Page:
During the period of February to March each year, there is always both comic and real outcry of heat in the night. The cool harmattan breeze seems to be gone and the reality of the dry season dawns on everyone. This causes a lot of discomfort for many as the temperature inside the room may go too high for the body to sleep. According to Amelia (2018), the best temperature for sleeping is 60 to 67 degrees Fahrenheit (or 15 to 19 degrees Celsius). Unfortunately, while many seems to be caught up with lamentation especially on social media, very few (if any) has searched for solutions.

Why Is There So Much Heat?

The primary reason why there is so much heat is simply that the day is more sunny and hot with no rains to cool the weather off.Again, the ozone layer has also been depleted by green house emissions that its power to ward-off the overbearing effect of the sun has been reduced. Hence, during the noon, the walls of the house absorbs the heat from the sun and in the night, emits the heat inside the house. So, in the night, if you go close to the part of your house where the sun was much during the day, you MAY feel the wall emitting heat. These days, most houses are built with bricks all through without concerns for materials that can ward off heat, hence, the heat have the night all through.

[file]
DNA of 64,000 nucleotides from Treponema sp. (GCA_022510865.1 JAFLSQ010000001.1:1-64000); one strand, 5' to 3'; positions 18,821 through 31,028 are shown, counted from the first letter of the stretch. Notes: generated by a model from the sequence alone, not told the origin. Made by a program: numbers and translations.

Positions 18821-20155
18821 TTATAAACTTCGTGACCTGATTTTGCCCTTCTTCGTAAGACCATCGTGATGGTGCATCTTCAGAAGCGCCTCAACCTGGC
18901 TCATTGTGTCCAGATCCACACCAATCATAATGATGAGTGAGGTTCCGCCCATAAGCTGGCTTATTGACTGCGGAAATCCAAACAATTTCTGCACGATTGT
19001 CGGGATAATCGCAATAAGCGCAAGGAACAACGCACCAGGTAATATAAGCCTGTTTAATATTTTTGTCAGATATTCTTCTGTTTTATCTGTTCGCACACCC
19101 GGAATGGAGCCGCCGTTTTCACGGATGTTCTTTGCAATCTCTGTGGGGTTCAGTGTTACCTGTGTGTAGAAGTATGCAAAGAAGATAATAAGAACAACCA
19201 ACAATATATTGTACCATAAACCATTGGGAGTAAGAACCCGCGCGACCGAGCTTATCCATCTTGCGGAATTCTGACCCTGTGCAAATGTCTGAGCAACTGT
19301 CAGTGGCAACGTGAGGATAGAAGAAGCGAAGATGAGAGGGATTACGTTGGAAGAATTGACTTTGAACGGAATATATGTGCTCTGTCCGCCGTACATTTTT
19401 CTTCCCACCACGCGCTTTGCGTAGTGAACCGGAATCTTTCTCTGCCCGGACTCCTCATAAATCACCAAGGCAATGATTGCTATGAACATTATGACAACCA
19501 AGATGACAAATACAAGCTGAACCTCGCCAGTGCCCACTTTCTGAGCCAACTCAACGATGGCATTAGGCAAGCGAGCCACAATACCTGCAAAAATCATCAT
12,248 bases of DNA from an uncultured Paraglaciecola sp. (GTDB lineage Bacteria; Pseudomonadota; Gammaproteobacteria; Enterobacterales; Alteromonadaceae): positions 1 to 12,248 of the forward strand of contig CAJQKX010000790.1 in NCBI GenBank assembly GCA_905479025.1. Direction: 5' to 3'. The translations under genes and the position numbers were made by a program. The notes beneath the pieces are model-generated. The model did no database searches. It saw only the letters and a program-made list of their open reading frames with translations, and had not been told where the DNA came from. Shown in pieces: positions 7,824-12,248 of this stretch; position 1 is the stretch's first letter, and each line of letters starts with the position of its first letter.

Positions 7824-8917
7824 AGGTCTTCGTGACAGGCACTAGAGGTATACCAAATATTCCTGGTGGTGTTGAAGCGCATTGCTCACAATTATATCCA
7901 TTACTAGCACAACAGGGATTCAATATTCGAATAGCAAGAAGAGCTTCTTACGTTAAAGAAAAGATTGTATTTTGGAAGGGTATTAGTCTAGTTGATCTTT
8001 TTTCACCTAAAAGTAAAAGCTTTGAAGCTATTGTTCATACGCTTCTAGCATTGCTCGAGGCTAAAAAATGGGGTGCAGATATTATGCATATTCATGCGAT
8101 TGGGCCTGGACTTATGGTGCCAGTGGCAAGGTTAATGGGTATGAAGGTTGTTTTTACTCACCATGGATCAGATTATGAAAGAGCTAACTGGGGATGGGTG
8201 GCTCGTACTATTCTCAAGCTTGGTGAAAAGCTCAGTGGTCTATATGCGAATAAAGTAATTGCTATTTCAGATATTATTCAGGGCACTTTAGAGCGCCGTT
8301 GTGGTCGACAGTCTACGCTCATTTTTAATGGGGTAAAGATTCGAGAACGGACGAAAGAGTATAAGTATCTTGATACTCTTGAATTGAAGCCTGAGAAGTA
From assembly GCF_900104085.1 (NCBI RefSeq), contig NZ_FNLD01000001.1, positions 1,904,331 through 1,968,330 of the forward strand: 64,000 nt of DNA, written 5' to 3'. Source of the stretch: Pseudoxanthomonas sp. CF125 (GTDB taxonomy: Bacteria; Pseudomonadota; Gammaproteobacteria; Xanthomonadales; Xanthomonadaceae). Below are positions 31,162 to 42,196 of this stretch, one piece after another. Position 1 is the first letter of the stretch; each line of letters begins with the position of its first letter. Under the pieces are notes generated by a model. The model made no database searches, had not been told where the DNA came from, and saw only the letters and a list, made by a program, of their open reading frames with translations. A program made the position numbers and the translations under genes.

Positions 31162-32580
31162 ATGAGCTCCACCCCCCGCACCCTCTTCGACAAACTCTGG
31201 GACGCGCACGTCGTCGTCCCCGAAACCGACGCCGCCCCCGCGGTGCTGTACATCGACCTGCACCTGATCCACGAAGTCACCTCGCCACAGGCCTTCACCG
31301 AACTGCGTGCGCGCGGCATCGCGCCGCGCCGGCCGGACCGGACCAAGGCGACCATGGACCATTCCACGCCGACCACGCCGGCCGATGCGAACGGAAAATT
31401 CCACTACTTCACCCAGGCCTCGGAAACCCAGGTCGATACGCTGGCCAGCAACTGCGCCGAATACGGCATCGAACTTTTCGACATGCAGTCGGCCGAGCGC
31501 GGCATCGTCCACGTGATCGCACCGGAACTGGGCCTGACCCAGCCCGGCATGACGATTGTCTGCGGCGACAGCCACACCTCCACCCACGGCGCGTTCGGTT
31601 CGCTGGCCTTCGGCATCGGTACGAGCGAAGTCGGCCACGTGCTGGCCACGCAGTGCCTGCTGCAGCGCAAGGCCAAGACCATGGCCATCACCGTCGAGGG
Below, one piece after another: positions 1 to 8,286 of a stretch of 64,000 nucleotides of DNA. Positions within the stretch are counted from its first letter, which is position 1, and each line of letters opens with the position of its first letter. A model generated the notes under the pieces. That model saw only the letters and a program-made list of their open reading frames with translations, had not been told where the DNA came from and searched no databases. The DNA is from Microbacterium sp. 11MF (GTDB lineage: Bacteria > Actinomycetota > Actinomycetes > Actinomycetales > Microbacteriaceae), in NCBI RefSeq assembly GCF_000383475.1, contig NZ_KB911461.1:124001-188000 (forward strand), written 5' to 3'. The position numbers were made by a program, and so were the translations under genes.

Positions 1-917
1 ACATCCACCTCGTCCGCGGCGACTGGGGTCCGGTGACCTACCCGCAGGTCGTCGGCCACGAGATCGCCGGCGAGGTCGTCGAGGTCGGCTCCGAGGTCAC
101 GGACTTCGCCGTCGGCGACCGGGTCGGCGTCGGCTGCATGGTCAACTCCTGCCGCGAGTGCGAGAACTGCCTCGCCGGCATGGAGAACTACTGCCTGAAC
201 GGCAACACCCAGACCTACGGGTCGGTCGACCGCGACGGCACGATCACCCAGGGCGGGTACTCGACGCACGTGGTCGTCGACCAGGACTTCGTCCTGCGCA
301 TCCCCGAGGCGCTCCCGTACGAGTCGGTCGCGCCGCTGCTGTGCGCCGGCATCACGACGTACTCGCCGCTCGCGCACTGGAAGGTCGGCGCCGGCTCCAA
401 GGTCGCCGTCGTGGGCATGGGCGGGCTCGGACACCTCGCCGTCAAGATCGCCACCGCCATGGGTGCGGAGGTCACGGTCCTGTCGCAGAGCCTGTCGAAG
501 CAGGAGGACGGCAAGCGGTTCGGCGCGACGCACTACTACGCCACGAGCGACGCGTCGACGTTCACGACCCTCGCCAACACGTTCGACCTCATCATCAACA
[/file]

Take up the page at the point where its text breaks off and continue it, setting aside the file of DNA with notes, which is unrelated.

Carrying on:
Another reason why there is so much heat is the building pattern in most areas. The houses are built side by side without space, hence there is no breeze coming in because the buildings are blocking all the necessary channels. Most areas too do not have trees planted around – just buildings. Trees affect our climate and weather in three primary ways: they lower temperatures, reduce energy usage and reduce or remove air pollutants. Each part of the tree contributes to climate control, from leaves to roots.